His other point seems more valid: “We have to think about bringing up our own young players. Personally, I would prefer a limit of two to three foreigners per team, and those selected based on their top levels of play,” Kovalenko insists.
That kind of thinking limps behind the NHL by a couple of decades. The North American league has adopted, however grudgingly, Glen Sather’s old dictum: “I don’t care where the guy’s coming from. He may be coming from Timbuktu, but if he knows how to play hockey, he’s my kind of guy.”
Kovalenko warns, recognizing he’s talking about the NHL two decades ago: “Only those foreigners who were tops could play. If they were on the same level as the locals, clubs preferred to have Canadians or Americans playing for them.”
This is a sore point for the Russian psyche: they are (and have been for the longest time) of the view that they are the world power. While they might be getting used to sad fact their importance in the world economy (and consequently politics) has shrunk somewhat, they wouldn’t accept even a hint of similar developments so far as their hockey goes.
So, where the debates over limits on foreigners will end is anybody’s guess.
And then there are a few minor issues. Such as how to dress properly for the game. Wearing your sweater tucked into your pants is frowned upon in the NHL, and Russian fans read in their media again and again how their beloved Alexander Ovechkin has suffered. The KHL uses a similar rule, except here, we’re talking about fines. SKA St. Petersburg is a prime example of how it works in the KHL. “The club had to pay four fines for four breaks in one single game,” says Kovalenko, with righteous indignation.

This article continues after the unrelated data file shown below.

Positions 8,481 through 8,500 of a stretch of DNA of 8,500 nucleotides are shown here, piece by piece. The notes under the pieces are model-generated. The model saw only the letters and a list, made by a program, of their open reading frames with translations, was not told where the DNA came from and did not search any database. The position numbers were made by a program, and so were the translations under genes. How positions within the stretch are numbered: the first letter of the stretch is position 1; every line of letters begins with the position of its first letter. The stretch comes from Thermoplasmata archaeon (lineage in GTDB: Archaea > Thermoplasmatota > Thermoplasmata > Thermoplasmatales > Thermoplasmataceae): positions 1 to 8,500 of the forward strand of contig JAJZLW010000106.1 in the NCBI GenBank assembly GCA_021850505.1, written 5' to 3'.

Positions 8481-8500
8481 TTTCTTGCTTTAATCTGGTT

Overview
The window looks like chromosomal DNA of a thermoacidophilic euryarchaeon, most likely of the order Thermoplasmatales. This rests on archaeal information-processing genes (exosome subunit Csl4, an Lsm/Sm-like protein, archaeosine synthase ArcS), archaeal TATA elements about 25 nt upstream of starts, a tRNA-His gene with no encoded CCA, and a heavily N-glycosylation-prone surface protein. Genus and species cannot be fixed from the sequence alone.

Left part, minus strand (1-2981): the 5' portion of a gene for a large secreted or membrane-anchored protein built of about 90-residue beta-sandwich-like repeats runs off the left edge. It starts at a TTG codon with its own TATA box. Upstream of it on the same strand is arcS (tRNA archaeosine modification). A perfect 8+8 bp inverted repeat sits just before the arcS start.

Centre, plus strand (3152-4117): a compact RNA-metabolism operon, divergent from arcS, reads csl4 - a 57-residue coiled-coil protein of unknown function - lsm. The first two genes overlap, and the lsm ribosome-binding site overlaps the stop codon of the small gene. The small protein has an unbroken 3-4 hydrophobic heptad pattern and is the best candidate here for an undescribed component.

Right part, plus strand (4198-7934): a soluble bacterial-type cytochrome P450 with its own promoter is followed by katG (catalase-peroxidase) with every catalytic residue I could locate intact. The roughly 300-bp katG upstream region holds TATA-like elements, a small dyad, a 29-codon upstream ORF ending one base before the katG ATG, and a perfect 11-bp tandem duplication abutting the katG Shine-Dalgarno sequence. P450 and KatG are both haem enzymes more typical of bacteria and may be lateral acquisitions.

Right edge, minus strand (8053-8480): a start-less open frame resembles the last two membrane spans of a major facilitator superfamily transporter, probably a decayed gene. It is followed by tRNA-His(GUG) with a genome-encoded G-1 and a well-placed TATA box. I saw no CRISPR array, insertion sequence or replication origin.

Except, the fines get steeper with each infraction. Where the first fine would come at 10,000 rubles (about $330 Canadian), the infractions that follow double the fines: 40,000 rubles follow 20,000 rubles, and so on, you get the picture. “Our players don’t like it,” says Kovalenko. “It may happen that the player is innocent, he just hadn’t noticed. We would like to convince the league, and the referees, that this isn’t an issue to lose sleep over.”
He’s right there.
But what’s going to happen if Russian players decide they want to get bigger pieces of the pie than they are getting now? That they want to change their league throughout, an astute business proposition as it is and has been, into something resembling a co-operative rather than a corporation?
Nobody would answer this question for the record, but – anonymously – all those asked agreed: this is Russia, not America, we’re talking about. We pamper our players better than Hollywood pampers its celebrities. What are the players supposed to do in return? Why, nothing spectacular. Just play hockey and keep their mouths shut.